Indigofera micrantha Bunge
Indigofera pseudotinctoria Matsum.
Indigofera tinctoria auct.
Indigofera hosiei Craib
Indigofera longispica Gagnep.
Indigofera pseudotinctoria is an erect, deciduous shrub growing from 40 - 100cm tall[
The plant is harvested from the wild for local use as a food and for commercial use in cosmetics. It is grown in soil conservation projects in Japan and is also sometimes grown as an ornamental.
E. Asia - China, Japan, Korea.
Thickets, streamsides, ravines; at elevations from 300 - 2,000 metres[
]. Grasslands, river beaches, slopes; at elevations from 500 - 2,300 metres[
|Other Uses Rating||
|Cultivation Status||Cultivated, Ornamental, Wild
Indigofera pseudotinctoria is a moderately hardy plant and, although top growth can be cut back by temperatures around -5 to -10Â°c, the rootstock is hardier and will usually be alright at temperatures down to about -20Â°c[
]. Plants will usually resprout from the base if they are cut back by winter cold[
Requires a light or medium well-drained soil and a sunny position[
]. Succeeds on chalky soils[
Plants flower on the current years growth[
] and they flower more freely if they are pruned to ground level during the winter[
Plants in this genus are notably resistant to honey fungus[
This species has a symbiotic relationship with certain soil bacteria, these bacteria form nodules on the roots and fix atmospheric nitrogen. Some of this nitrogen is utilized by the growing plant but some can also be used by other plants growing nearby[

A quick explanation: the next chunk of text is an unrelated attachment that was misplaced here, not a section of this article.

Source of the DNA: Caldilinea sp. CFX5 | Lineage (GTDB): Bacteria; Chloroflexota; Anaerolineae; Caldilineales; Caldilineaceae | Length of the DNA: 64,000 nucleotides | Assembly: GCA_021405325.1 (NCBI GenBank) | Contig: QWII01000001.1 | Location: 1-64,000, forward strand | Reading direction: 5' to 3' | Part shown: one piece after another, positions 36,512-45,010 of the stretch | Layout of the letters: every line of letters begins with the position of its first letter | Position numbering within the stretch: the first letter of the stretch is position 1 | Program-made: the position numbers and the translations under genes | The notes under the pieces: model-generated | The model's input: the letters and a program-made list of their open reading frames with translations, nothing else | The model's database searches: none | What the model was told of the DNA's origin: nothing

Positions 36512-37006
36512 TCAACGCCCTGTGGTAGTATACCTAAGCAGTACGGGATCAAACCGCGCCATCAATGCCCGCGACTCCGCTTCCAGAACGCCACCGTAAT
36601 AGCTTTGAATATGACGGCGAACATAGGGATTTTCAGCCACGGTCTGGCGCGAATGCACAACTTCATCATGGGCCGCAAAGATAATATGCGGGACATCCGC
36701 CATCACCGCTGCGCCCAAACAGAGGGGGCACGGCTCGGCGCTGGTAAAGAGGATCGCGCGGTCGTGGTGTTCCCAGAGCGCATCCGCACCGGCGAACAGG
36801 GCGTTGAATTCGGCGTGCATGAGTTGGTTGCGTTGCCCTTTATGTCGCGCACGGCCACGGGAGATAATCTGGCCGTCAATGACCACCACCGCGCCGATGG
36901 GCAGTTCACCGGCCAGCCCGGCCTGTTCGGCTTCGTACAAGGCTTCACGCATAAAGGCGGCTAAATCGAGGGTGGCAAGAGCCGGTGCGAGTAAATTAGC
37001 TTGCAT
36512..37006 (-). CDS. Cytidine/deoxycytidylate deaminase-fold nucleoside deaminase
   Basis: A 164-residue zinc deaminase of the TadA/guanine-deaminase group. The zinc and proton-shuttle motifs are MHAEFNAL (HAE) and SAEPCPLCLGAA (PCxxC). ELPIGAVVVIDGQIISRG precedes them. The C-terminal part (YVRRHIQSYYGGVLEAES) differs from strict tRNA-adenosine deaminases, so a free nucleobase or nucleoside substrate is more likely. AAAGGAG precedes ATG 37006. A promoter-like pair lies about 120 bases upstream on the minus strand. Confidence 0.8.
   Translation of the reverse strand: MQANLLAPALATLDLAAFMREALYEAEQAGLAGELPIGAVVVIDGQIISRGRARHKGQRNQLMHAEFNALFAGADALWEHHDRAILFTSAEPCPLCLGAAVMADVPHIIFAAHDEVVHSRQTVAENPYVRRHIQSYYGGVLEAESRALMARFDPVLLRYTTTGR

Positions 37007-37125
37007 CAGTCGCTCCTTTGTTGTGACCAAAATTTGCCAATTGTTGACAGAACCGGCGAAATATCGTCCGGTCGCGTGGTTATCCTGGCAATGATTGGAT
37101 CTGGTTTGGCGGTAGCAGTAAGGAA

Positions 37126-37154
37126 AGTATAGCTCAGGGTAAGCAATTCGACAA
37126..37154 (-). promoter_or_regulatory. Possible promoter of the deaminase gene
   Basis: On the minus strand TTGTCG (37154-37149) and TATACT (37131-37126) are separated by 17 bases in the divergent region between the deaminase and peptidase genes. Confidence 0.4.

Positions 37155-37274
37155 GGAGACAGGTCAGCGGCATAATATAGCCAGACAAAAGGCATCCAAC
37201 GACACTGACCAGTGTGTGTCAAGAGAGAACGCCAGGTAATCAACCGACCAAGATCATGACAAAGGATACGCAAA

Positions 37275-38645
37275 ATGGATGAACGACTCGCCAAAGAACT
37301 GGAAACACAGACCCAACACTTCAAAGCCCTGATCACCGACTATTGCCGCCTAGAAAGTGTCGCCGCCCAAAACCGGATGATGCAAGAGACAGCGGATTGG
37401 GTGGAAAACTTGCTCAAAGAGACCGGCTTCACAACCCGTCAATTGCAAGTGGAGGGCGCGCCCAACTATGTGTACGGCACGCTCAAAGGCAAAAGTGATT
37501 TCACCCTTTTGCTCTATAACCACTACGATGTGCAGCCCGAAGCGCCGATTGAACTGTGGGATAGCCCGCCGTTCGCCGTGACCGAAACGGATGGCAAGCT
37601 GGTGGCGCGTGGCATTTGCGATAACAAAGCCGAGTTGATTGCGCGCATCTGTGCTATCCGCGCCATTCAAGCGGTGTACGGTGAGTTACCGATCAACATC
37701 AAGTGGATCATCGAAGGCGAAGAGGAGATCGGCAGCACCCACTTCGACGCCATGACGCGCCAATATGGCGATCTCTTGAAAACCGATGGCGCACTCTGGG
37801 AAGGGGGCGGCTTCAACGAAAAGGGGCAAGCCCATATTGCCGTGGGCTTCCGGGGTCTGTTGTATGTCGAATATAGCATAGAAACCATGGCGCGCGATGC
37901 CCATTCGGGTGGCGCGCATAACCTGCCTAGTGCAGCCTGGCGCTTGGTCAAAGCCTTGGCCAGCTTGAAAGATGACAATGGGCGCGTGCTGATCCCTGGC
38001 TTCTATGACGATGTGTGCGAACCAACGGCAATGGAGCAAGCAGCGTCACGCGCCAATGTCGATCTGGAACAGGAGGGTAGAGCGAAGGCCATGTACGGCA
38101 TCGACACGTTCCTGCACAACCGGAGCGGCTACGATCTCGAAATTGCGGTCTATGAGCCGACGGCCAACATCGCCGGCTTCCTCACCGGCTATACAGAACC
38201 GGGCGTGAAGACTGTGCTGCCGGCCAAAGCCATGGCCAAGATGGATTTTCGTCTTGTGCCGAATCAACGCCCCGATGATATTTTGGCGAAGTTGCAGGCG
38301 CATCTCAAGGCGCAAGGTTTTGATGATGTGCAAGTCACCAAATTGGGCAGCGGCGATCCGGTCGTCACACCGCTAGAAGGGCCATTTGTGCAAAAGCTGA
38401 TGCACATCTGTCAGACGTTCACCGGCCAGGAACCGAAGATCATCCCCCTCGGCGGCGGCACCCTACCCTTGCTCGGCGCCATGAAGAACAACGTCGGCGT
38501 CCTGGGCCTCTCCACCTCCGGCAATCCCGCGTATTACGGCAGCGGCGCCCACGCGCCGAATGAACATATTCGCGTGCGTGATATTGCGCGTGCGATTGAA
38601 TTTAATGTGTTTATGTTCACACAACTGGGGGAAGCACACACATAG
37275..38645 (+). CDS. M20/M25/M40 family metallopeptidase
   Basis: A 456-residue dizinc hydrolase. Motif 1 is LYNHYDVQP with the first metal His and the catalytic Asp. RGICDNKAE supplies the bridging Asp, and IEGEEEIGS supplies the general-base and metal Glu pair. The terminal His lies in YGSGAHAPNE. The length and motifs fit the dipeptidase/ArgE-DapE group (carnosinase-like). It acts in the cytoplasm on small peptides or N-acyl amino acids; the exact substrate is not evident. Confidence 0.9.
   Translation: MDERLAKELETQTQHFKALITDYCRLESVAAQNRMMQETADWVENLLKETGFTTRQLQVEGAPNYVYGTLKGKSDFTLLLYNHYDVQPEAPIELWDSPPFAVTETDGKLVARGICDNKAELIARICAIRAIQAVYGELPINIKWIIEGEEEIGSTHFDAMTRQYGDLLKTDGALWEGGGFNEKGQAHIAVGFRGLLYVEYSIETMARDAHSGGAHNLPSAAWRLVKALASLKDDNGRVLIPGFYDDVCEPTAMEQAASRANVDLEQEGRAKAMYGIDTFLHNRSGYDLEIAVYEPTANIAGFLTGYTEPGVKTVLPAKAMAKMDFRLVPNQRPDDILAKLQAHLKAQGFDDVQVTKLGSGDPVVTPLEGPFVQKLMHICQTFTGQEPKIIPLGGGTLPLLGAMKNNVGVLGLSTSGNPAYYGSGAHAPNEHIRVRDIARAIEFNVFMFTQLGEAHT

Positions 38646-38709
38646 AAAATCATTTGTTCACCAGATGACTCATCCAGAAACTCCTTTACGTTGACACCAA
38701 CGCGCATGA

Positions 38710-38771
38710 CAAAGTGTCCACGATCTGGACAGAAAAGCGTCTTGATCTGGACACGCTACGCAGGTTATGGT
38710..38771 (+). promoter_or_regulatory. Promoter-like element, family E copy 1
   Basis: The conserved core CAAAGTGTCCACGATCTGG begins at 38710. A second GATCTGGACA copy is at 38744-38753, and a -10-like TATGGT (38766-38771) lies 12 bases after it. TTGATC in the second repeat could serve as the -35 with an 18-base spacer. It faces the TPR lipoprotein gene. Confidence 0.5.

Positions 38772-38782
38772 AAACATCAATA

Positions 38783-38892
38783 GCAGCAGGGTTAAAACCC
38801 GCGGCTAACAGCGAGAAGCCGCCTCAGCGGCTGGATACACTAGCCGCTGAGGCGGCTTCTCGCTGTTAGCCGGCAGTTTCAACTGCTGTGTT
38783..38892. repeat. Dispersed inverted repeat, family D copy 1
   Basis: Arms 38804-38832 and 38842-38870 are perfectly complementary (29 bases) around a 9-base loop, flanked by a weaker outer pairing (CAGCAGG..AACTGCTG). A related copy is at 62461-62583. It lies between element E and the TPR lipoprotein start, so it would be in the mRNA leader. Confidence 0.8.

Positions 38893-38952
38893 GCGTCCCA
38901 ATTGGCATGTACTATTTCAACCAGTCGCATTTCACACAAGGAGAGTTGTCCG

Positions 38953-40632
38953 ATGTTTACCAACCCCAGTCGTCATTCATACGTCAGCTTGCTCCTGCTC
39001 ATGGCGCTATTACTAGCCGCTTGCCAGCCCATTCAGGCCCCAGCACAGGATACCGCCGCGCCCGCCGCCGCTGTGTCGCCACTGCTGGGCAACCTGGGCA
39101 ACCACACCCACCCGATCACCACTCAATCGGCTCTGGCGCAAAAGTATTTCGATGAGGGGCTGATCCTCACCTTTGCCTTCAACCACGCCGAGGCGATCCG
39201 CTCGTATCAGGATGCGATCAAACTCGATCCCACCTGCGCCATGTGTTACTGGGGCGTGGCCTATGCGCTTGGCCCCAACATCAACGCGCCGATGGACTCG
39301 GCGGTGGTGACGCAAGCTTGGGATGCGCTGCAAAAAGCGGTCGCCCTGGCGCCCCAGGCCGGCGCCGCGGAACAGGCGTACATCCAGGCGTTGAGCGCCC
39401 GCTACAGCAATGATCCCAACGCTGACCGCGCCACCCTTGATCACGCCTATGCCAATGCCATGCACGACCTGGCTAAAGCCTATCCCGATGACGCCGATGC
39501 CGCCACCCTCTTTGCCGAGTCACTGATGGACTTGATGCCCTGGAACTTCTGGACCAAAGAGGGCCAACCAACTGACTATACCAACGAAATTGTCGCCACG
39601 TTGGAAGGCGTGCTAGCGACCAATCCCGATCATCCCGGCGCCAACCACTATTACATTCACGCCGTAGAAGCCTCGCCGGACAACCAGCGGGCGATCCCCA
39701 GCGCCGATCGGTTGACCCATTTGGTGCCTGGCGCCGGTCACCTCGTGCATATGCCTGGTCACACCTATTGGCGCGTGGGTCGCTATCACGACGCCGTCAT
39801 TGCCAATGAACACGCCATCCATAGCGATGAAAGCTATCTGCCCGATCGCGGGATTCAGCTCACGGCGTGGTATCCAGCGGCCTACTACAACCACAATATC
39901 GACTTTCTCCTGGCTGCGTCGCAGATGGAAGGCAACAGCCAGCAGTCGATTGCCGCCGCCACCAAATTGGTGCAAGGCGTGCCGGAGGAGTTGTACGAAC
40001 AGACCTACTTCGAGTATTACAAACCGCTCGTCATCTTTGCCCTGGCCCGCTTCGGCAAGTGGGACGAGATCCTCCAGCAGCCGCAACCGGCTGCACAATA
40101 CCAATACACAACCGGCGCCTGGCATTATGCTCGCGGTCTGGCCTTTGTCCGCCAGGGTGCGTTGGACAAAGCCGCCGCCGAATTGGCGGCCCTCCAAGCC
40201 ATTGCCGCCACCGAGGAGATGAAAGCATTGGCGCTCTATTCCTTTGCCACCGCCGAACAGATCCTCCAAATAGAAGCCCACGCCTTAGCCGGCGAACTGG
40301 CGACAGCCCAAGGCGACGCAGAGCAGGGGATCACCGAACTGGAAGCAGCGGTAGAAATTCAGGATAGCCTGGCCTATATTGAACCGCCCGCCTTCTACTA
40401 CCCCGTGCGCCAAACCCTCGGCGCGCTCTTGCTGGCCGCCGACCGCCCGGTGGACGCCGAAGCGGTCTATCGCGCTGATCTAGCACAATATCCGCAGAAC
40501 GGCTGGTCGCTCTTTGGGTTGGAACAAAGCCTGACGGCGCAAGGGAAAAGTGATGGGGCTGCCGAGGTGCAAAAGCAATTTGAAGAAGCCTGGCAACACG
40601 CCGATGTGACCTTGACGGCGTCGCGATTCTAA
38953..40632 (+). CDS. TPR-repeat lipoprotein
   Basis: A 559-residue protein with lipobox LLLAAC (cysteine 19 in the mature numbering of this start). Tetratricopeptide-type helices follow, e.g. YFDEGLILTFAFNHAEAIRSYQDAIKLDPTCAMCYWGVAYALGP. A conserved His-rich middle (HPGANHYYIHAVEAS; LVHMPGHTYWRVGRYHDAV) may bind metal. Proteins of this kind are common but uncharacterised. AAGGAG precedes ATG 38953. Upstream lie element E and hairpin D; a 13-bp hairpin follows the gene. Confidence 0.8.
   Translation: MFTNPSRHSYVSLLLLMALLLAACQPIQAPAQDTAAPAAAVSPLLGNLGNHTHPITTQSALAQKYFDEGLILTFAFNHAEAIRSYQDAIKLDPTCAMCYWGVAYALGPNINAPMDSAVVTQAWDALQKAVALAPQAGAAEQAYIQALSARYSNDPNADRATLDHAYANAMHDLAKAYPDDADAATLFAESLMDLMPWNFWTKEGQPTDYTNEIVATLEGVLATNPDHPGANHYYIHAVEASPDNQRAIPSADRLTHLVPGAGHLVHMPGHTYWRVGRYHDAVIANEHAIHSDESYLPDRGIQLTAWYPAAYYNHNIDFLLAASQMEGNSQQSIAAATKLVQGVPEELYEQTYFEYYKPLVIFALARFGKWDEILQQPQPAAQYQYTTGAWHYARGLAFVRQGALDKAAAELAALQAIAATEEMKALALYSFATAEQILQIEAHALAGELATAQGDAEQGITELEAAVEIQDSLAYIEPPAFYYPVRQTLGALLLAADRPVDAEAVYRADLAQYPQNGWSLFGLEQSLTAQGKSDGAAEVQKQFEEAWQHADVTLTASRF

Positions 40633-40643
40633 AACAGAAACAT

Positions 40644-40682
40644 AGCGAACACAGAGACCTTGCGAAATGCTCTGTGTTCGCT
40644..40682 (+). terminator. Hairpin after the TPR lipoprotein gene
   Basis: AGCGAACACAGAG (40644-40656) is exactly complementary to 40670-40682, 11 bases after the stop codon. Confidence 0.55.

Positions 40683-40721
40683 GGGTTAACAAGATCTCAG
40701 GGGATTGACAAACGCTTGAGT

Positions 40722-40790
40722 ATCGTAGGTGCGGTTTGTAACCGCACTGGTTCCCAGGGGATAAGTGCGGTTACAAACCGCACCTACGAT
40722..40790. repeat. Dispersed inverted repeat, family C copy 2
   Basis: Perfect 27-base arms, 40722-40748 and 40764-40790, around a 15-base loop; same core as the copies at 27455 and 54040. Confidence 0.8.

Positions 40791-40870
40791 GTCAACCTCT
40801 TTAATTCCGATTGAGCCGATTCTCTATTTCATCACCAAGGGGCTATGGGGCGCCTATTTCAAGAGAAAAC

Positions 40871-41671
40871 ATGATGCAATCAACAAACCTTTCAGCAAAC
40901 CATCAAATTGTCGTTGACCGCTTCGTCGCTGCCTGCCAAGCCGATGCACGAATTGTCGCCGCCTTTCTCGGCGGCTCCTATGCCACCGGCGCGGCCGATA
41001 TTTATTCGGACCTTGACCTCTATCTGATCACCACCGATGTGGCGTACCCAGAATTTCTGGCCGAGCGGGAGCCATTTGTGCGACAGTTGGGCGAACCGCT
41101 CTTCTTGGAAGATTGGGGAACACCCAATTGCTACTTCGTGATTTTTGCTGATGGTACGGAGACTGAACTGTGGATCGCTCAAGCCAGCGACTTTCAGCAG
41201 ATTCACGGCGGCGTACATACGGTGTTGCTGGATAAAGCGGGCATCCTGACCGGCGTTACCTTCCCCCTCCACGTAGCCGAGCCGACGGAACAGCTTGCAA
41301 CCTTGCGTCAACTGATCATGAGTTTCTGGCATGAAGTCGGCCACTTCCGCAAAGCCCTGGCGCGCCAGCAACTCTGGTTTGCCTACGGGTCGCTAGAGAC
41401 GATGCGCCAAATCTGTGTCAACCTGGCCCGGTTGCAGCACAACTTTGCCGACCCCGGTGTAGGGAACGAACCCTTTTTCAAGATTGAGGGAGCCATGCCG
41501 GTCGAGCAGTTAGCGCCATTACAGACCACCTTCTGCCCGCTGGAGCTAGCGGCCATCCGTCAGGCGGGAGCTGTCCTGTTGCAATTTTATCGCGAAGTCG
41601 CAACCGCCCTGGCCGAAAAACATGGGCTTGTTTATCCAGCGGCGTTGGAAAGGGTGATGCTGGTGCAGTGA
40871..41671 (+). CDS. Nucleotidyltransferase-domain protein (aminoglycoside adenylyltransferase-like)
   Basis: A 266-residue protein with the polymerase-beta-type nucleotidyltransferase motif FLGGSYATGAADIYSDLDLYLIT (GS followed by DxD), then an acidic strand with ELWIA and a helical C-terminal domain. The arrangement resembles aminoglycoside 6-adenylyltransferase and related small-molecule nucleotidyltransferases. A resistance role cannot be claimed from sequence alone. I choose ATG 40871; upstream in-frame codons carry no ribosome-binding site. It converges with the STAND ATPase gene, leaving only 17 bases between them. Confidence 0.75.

The leaves and flowers are boiled and eaten[
The plant is grown in soil conservation programmes in Japan[
An extract of the seeds is used as an ingredient in commercial cosmetic preparations as an antioxidant[
Seed - it has a hard seedcoat and may benefit from scarification before sowing in order to speed up and improve germination. This can usually be done by pouring a small amount of nearly boiling water on the seeds (being careful not to cook them!) and then soaking them for 12 - 24 hours in warm water. By this time they should have imbibed moisture and swollen - if they have not, then carefully make a nick in the seedcoat (being careful not to damage the embryo) and soak for a further 12 hours before sowing.. Sow late winter in a warm greenhouse. The germination can be variable. Prick out the seedlings when large enough to handle and overwinter the young plants in a greenhouse for the first winter, planting out in late spring or early summer after the last expected frosts[
Cuttings of half-ripe wood, 5 - 8cm with a heel if possible, mid summer in individual pots in a frame. Good percentage[
]. Overwinter the young plants in a greenhouse for the first winter and plant out in late spring or early summer[
Root cuttings 3cm long in December. Good percentage[
Suckers. Remove them in the dormant season, preferably towards the end of winter, and plant out into their permanent positions.